THE HAYS CODE In 1966 the current MPAA film code replaced the discredited Motion Picture Production Code, also known as the Hays' Code, after its first director, Will Hays, a man who had wielded absolute power in Hollywood since the Code's inception in 1934.
The Hays' Code was discredited because no movie could be distributed in America without the Hays' seal of approval which was contingent on guidelines that barely concealed a subtext of bigotry and racism.
Among the subjects banned by the Hays' Code were "any licentious or suggestive nudity-in fact or silhouette," miscegenation, slavery, homosexuality, adultery, and childbirth.
Films were also required to foster positive attitudes towards marriage, family, home, governments, and religion. The Code required frequent rewriting of scripts to satisfy the censors, including the expurgation of modern literature as it was adapted to the cinema, among such films: A Farewell to Arms Anna Karinina Of Human Bondage The Grapes of Wrath The Grapes of Wrath was in trouble for its scenes of childbirth and Steinbeck's biting social criticism, both removed from the final version.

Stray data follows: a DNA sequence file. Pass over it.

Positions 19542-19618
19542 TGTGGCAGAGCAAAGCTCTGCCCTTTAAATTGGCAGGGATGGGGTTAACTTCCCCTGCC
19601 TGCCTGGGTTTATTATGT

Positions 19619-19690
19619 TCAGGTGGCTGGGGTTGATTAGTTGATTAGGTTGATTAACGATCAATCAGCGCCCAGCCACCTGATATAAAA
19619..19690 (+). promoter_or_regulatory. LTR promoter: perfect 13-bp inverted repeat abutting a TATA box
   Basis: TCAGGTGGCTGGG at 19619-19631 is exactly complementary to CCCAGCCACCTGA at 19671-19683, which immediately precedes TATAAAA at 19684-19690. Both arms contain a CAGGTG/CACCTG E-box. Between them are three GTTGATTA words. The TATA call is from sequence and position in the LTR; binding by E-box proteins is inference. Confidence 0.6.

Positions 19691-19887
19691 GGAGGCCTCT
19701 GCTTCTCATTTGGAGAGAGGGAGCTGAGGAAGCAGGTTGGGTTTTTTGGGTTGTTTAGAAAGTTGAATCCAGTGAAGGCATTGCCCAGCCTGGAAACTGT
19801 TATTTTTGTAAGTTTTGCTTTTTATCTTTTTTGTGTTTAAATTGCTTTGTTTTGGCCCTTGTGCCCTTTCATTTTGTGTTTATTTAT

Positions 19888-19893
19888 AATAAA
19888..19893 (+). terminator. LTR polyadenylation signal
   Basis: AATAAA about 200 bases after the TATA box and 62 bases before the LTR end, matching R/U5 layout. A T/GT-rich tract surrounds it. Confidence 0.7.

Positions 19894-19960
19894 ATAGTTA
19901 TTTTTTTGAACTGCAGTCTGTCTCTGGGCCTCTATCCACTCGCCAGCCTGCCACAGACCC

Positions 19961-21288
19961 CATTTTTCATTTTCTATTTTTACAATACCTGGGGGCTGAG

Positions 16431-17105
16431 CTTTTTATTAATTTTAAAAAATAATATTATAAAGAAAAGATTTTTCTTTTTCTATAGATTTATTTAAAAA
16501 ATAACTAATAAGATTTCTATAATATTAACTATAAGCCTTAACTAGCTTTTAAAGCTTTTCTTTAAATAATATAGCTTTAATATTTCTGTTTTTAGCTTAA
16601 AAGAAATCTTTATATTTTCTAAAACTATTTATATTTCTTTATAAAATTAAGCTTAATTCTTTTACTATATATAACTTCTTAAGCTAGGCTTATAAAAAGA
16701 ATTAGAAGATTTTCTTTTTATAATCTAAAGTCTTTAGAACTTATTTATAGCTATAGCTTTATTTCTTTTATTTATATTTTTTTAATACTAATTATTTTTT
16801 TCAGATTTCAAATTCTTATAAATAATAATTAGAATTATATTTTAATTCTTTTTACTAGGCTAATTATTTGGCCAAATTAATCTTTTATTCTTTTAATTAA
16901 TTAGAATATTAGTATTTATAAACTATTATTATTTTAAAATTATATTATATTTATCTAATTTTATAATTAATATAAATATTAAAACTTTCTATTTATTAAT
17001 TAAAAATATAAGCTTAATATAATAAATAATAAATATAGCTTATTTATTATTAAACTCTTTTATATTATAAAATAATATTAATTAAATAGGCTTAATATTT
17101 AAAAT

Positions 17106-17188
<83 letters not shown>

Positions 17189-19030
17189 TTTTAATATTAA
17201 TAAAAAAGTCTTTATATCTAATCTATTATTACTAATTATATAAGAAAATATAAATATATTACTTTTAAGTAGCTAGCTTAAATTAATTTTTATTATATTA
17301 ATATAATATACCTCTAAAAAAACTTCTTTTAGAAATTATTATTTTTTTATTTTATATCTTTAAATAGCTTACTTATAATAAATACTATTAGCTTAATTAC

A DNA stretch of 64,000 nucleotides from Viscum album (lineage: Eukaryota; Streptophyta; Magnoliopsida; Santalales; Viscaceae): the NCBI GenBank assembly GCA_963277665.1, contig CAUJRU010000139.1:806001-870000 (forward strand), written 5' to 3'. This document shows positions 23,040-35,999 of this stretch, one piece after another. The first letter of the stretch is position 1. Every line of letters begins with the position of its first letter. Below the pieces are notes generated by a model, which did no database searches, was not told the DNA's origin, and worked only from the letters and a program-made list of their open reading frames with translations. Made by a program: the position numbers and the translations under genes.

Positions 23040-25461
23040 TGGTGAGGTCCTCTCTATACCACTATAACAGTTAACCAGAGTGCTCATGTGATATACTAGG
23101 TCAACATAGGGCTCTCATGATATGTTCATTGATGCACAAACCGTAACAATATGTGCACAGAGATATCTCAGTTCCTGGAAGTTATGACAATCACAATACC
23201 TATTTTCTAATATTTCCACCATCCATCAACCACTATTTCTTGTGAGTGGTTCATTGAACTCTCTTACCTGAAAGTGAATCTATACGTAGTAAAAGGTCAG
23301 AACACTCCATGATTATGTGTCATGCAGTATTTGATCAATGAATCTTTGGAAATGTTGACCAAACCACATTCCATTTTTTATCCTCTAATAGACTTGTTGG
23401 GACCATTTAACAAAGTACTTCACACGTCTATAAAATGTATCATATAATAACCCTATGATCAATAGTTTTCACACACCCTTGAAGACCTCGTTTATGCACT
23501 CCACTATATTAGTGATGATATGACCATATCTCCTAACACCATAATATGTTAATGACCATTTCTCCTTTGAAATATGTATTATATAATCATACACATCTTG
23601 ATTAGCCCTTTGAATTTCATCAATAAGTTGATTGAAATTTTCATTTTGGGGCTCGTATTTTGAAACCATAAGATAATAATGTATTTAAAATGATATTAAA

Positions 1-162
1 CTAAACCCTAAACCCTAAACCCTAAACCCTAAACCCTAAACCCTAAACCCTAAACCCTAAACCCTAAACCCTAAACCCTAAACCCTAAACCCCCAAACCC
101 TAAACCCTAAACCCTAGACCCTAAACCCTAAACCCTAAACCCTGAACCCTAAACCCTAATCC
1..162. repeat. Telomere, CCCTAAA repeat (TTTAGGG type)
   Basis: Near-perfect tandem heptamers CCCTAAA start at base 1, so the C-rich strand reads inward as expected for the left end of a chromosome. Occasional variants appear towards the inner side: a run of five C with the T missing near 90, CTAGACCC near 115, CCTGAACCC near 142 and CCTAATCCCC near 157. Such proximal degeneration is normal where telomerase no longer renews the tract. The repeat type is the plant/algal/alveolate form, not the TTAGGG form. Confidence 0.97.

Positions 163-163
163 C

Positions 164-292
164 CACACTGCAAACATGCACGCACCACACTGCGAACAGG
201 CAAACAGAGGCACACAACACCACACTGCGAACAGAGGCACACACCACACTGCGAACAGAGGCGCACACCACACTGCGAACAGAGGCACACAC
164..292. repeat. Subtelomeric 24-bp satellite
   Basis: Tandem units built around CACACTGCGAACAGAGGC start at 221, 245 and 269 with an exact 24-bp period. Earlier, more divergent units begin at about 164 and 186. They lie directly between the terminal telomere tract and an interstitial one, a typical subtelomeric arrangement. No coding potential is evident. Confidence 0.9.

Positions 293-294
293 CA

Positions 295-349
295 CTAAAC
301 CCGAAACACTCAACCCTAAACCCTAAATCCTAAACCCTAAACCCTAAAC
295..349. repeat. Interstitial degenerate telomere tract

To Ben Ray Redman, writing for the Saturday Review of Literature in 1935, the Code's censorship made "Hollywood pictures the emasculated, empty, and meaningless things they are." This forced sterilization of culture was not readily endured by the American public and provoked widespread contempt for the Hay's seal of approval. In theaters across the nation it was frequently greeted by hissing and booing and with, as one industry report noted, as many "raspberries" for the seal as orchids for the new films.
In the following years the censors confronted a perplexing new world: censorship was in retreat, the Supreme Court increasingly stood on the side of the First Amendment, and the public was developing a serious appetite for licentiousness.